Traveling to a new location is like stepping outside your own little world and into someone else’s. There are so many new foods to try, places to see, and things to experience. It’s almost impossible to get bored—there’s always something to do!
But remember: your vacation destination is not your personal playground.
It’s a space you share with the locals and fellow tourists. Traveling responsibly should be a top priority—here are three simple ways to do it.
#1 Stay in Eco-Friendly Accommodations
Research your destination before you arrive to find sustainable modes of transportation, activities, and yes, places to stay. After all, you spend more time in your hotel or hostel than almost anywhere else.
Bookdifferent.com helps you find sustainable destinations and accommodations. Their “staygreencheck” is awarded to hotels and resorts that fulfill four basic requirements for responsible tourism:
- Management – Follows all national and regional laws, with structures of sustainability firmly in place.
- Fair & local – All employees and their families are protected from exploitation; accommodations offer equal rights and economic opportunities without discrimination.
- Culture friendly – Exhibits respect for local traditions and promotes community identity.
- Nature & environment – Emphasizes environmental initiatives that reduce their negative impact on the land, like relying on community solar power or banning single-use plastics.
Sometimes, the most luxurious destinations are not the most environmentally-conscious. Use Bookdifferent to ensure your travel plans check all the right boxes, so you can enjoy your vacation guilt-free.
#2 Pack Reusable Items
When you’re preparing for a big trip, the emphasis is usually on packing light. But if you pack too light, you’ll be forced to rely on single-use plastics for take-out meals and on-the-go snacks. These really add up over time.
If you want to travel more sustainably, sacrifice a tiny portion of luggage space for a few everyday essentials:
- Tumbler cup – Whether you’re brewing instant coffee at your hostel or dropping into the local Starbucks (or, better yet, an authentic Italian cafe), use a stainless steel tumbler instead of a disposable paper cup.
- Water bottle – Getting enough water is key when traveling. Stay hydrated without all of the unnecessary plastic waste by bringing along a durable water bottle.
- Cutlery – Stash this ultra-convenient bamboo cutlery set in your pack so you never have to ask for plastic utensils with your to-go order again.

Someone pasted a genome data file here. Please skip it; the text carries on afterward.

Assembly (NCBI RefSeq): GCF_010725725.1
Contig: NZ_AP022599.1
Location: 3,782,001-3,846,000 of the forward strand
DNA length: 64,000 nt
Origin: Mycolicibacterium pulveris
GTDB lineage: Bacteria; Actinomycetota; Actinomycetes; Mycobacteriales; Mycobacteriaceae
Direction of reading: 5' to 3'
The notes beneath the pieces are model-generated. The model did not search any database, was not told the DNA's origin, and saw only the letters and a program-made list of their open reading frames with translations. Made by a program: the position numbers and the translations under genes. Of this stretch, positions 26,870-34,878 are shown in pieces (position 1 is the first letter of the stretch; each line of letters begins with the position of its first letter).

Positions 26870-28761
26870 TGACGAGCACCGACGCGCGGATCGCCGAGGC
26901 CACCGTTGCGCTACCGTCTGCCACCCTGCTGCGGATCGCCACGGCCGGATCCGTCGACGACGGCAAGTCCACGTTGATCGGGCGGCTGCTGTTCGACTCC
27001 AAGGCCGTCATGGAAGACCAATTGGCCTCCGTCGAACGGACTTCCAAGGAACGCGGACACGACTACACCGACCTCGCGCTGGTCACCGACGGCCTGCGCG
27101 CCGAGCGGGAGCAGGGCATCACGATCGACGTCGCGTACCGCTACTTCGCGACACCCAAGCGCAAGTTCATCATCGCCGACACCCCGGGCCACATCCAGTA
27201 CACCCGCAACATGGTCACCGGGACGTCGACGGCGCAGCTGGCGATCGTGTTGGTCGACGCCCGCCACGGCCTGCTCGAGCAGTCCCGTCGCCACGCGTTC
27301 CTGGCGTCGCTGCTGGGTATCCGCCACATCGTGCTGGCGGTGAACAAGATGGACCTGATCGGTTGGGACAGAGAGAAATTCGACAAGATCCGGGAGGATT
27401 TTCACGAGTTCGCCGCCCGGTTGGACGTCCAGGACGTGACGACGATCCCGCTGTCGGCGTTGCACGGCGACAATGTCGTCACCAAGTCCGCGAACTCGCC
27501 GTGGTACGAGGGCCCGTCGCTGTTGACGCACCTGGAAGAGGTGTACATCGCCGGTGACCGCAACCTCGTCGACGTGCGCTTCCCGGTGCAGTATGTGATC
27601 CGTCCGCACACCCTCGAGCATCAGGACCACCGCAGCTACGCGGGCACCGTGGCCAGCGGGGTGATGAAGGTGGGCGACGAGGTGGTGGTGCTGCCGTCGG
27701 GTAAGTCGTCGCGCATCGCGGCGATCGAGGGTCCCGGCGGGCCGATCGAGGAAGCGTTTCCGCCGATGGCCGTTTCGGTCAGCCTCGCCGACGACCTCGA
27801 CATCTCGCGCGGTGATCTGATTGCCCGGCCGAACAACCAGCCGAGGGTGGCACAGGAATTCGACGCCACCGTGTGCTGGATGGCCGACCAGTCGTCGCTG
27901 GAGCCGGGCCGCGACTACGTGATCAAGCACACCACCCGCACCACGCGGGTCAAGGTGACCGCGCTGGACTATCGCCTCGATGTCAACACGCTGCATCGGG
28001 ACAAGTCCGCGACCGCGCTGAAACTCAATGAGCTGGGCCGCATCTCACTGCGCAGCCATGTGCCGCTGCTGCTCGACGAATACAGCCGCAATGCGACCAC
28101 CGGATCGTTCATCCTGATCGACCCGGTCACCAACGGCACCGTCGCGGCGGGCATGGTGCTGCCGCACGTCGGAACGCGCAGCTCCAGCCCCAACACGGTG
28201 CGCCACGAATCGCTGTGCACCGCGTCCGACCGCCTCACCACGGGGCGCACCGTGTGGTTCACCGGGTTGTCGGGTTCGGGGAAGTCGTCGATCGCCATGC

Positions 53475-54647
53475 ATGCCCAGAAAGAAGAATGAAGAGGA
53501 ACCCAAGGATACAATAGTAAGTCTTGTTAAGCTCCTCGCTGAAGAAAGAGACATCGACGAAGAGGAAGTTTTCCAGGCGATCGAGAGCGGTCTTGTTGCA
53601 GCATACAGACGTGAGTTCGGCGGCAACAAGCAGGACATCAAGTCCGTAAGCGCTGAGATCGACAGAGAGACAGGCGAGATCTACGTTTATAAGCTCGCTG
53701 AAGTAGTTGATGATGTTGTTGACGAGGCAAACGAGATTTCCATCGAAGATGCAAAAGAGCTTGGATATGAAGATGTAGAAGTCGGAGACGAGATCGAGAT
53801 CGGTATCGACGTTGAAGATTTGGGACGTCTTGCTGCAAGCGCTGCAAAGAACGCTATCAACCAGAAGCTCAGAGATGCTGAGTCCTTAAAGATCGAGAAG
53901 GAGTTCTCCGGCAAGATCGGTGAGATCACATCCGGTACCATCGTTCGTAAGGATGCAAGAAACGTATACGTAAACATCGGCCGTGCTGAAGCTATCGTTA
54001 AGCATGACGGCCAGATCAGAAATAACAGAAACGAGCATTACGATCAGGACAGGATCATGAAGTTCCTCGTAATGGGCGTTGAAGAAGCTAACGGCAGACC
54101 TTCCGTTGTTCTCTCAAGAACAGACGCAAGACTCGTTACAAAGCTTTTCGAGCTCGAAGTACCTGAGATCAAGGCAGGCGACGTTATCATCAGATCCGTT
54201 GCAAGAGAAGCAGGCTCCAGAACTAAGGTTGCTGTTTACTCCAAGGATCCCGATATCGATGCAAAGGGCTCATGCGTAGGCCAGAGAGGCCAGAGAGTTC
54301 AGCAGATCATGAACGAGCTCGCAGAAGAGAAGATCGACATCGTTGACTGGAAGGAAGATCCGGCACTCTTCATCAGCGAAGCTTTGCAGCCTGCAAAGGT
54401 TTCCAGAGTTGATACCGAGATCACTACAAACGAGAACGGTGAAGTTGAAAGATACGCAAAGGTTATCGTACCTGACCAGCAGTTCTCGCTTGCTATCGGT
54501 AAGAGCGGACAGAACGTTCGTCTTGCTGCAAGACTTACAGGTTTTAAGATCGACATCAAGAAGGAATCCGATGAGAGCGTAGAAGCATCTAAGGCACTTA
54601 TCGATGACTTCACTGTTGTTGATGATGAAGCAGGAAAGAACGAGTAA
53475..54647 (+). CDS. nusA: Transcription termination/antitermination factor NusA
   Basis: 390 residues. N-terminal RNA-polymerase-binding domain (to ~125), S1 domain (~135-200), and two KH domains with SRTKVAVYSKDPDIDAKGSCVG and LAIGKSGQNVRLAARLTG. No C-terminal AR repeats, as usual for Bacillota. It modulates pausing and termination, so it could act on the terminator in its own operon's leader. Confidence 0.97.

If you do end up using the occasional plastic cup or set of chopsticks, be sure to dispose of them properly, whether that’s in the trash, recycling, or compost. Always defer to the locals when it comes to waste management.
#3 Choose Sustainable Transportation
In continents like Europe and Asia, the countries are very densely-packed (especially compared to the sprawling expanses of North America). You could drive from Rome, Italy to Munich, Germany in about nine hours. In contrast, you could drive the same distance in the United States and never make it out of Texas.
It’s easier than ever to travel more responsibly with so many amazing destinations within reach. Limit your carbon emissions by using more environmentally-friendly modes of transportation:
- Choose train over plane – When traveling to nearby countries, skip the massive commercial jet in favor of a high-speed passenger train. It may take a little longer, but it’ll save money and the environment.
- Longer, continuous flights – Taking off and landing expend much more energy than flying at altitude. Longer flights are therefore better for the environment than multiple short flights with layovers in-between (who likes layovers, anyway?).
- Walking, cycling, or public transportation – When you’re traveling short distances within the city, consider walking, renting bicycles, or taking a neighborhood bus route instead of a taxi cab. That way, you can enjoy the local experience while limiting your contribution to the city’s pollution.
Leave It Better Than You Found It
When you’re a guest in someone’s home, you don’t take your shoes off in the middle of the living room or toss your dirty napkin on the floor (and if you do, you probably aren’t invited back).
As a traveler, you’re a guest in someone else’s country or city—treat it with the same respect and they’ll be glad to have you.